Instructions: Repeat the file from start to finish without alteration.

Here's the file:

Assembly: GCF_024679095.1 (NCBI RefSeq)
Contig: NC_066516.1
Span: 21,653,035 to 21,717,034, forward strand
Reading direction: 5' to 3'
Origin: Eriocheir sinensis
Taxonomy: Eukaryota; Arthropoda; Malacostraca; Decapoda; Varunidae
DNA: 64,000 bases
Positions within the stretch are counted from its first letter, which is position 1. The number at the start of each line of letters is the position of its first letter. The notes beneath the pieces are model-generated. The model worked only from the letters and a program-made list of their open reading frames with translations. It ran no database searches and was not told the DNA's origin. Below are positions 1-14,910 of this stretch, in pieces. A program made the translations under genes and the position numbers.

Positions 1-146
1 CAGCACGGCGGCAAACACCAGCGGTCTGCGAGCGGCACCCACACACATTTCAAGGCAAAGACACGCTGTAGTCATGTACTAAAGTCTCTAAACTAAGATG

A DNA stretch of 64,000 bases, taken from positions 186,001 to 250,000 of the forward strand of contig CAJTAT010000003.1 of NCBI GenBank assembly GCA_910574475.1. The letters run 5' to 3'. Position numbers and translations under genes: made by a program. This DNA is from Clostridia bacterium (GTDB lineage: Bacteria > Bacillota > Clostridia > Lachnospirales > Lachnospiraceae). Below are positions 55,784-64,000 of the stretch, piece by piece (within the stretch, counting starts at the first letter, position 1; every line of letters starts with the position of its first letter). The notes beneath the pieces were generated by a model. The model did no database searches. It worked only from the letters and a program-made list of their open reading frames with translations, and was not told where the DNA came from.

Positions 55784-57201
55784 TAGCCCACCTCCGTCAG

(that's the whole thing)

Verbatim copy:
Assembly: GCF_024679095.1 (NCBI RefSeq)
Contig: NC_066516.1
Span: 21,653,035 to 21,717,034, forward strand
Reading direction: 5' to 3'
Origin: Eriocheir sinensis
Taxonomy: Eukaryota; Arthropoda; Malacostraca; Decapoda; Varunidae
DNA: 64,000 bases
Positions within the stretch are counted from its first letter, which is position 1. The number at the start of each line of letters is the position of its first letter. The notes beneath the pieces are model-generated. The model worked only from the letters and a program-made list of their open reading frames with translations. It ran no database searches and was not told the DNA's origin. Below are positions 1-14,910 of this stretch, in pieces. A program made the translations under genes and the position numbers.

Positions 1-146
1 CAGCACGGCGGCAAACACCAGCGGTCTGCGAGCGGCACCCACACACATTTCAAGGCAAAGACACGCTGTAGTCATGTACTAAAGTCTCTAAACTAAGATG

A DNA stretch of 64,000 bases, taken from positions 186,001 to 250,000 of the forward strand of contig CAJTAT010000003.1 of NCBI GenBank assembly GCA_910574475.1. The letters run 5' to 3'. Position numbers and translations under genes: made by a program. This DNA is from Clostridia bacterium (GTDB lineage: Bacteria > Bacillota > Clostridia > Lachnospirales > Lachnospiraceae). Below are positions 55,784-64,000 of the stretch, piece by piece (within the stretch, counting starts at the first letter, position 1; every line of letters starts with the position of its first letter). The notes beneath the pieces were generated by a model. The model did no database searches. It worked only from the letters and a program-made list of their open reading frames with translations, and was not told where the DNA came from.

Positions 55784-57201
55784 TAGCCCACCTCCGTCAG